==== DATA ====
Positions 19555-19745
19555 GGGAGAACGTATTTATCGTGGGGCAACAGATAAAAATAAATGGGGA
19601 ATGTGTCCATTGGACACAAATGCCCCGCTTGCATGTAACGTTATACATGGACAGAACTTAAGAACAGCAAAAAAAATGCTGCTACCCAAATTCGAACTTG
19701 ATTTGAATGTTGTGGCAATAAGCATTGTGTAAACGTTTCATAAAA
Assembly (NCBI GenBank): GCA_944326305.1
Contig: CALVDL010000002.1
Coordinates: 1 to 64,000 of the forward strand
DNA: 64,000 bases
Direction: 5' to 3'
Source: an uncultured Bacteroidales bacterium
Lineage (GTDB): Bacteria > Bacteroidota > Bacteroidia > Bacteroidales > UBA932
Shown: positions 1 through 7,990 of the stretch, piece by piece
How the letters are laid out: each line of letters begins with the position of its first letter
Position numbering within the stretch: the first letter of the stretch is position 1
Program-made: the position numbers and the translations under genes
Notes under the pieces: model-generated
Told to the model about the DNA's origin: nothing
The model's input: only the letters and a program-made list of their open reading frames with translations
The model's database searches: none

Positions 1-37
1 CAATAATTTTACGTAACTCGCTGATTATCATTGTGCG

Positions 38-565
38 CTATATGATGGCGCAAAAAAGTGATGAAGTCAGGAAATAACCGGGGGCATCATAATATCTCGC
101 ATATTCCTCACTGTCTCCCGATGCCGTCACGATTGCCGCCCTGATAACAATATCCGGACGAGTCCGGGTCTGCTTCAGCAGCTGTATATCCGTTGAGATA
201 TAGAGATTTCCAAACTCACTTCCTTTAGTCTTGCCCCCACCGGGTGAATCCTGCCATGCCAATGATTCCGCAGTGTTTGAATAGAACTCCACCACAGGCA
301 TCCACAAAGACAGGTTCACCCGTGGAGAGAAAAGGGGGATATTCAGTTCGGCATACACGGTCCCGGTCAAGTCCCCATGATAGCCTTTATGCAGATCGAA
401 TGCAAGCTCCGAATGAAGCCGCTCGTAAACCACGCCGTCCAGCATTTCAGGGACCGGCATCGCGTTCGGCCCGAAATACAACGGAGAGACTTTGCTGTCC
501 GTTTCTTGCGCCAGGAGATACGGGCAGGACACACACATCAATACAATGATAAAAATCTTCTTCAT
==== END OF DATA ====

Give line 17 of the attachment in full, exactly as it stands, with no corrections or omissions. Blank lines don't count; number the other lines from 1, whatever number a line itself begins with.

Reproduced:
Told to the model about the DNA's origin: nothing